An object of the present invention is to provide a two-wire position transducer that is configured to have a reduced weight and a reduced space envelope, and furthermore, to provide an output signal directly from the coil that is not temperature sensitive and to do so by provision of a continuously helically wound coil that is wound in a manner to produce a linear imaginary component in the voltage output from the coil as a finite length core is moved relative to the coil. Thereby a device that does not require unique electronics to linearize a signal may be utilized.

Yet another object of the present invention is to provide an improved system for measuring changes in the movement of a mechanical device by the provision of circuit means including means for producing a constant current input to a two-wire coil; and winding the two-wire coil so as to produce an imaginary component in the voltage across the coil which remains linear as a high permeability core of finite length is moved with respect to the coil from an initial position at one end of the coil to a final position at the opposite end of the coil.

Yet another object of the present invention is to provide a position transducer in accordance with either of the preceding objects wherein the linear imaginary output voltage signal from the coil is processed by a ninety degree shifted synchronous demodulator to produce a linear d.c. voltage signal that is insensitive to variations in temperature changes of the two-wire coil.

Other objects will become apparent from the following description with reference to the accompanying drawings.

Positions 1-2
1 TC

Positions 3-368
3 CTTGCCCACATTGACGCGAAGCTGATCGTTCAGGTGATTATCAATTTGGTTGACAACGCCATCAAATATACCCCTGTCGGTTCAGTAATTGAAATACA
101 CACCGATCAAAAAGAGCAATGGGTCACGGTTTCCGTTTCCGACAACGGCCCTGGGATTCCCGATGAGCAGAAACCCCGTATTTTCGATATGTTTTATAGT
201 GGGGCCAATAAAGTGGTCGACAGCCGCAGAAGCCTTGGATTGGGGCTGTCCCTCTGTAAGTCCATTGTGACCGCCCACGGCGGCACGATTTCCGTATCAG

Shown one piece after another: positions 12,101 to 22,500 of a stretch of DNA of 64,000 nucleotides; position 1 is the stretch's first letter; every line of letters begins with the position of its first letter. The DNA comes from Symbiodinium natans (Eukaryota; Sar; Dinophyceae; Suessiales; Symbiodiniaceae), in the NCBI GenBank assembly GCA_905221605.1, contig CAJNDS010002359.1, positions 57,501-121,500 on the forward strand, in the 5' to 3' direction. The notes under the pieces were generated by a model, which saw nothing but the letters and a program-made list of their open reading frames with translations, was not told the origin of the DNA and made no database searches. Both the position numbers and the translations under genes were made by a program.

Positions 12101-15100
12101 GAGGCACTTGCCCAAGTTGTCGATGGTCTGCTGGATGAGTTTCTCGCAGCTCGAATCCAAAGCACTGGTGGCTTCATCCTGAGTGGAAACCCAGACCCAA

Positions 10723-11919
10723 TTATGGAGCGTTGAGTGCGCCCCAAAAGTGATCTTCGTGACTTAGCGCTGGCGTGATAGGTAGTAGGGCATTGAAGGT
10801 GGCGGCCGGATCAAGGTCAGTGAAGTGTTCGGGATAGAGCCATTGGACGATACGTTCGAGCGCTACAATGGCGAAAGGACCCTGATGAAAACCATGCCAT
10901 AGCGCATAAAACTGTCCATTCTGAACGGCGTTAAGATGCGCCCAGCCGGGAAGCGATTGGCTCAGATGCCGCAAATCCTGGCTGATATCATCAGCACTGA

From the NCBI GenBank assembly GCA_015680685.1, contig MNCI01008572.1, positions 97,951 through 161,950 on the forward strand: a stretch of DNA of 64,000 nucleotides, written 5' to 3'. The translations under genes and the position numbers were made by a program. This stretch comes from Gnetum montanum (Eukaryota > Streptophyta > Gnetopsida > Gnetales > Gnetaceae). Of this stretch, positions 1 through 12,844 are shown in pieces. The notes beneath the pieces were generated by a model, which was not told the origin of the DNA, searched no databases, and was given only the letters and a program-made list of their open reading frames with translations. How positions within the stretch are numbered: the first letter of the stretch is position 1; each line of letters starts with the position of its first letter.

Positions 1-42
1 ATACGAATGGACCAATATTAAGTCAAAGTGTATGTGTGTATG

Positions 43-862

The above and other beneficial objects of the present invention are obtained by winding a coil on a hollow bobbin so that the coil will have a continuously variable pitch throughout its length. A finite length core is located to be wholly within the bobbin throughout its stroke between an initial start position at one end of the bobbin and a full stroke position at the opposite end of the bobbin. The core has its length selected to be inductively coupled to the variable pitch winding of the coil. The coil is energized by a constant alternating current source so as to produce an alternating output voltage whose imaginary voltage component across the coil varies linearly and continuously in magnitude throughout the stroke of the core.


In the accompanying drawings:

FIG. 1 is a diagrammatic representation of a two-wire construction including the present invention;

FIG. 2 is one example of a circuit used in association with the transducer construction of FIG. 1; and

FIG. 3 is a diagram of the real and imaginary voltage components across the coil of the transducer in FIGS. 1 and 2.


Referring now to FIG. 1, a position transducer 10 is illustrated that includes a bobbin 12 or equivalent coil former means to define a support for a coil 14 having a lead 16 at one end thereof and a lead 18 at the opposite end thereof for supplying power across the transducer 10. The leads are connected to a power supply 20 which includes a sinusoidal voltage source 22 connected through resistor 24 to an operational amplifier 26 that converts the voltage signal to a proportional current at the output 28 of the operational amplifier 26. The constant proportionality is determined by the resistors 24a, 24b and 30. If the voltage source 22 is constant, then the current will be constant and proportional to the output of voltage source 22. The constant current i from the output terminal 28 is connected to the lead 16 to an end of the coil 14. The lead 18 is connected to ground through a resistance 30. The circuit 20 includes an output across conductors 32, 24 that are connected respectively to the lead 16 and the lead 18 to define a point for detecting the output voltage from the transducer 10.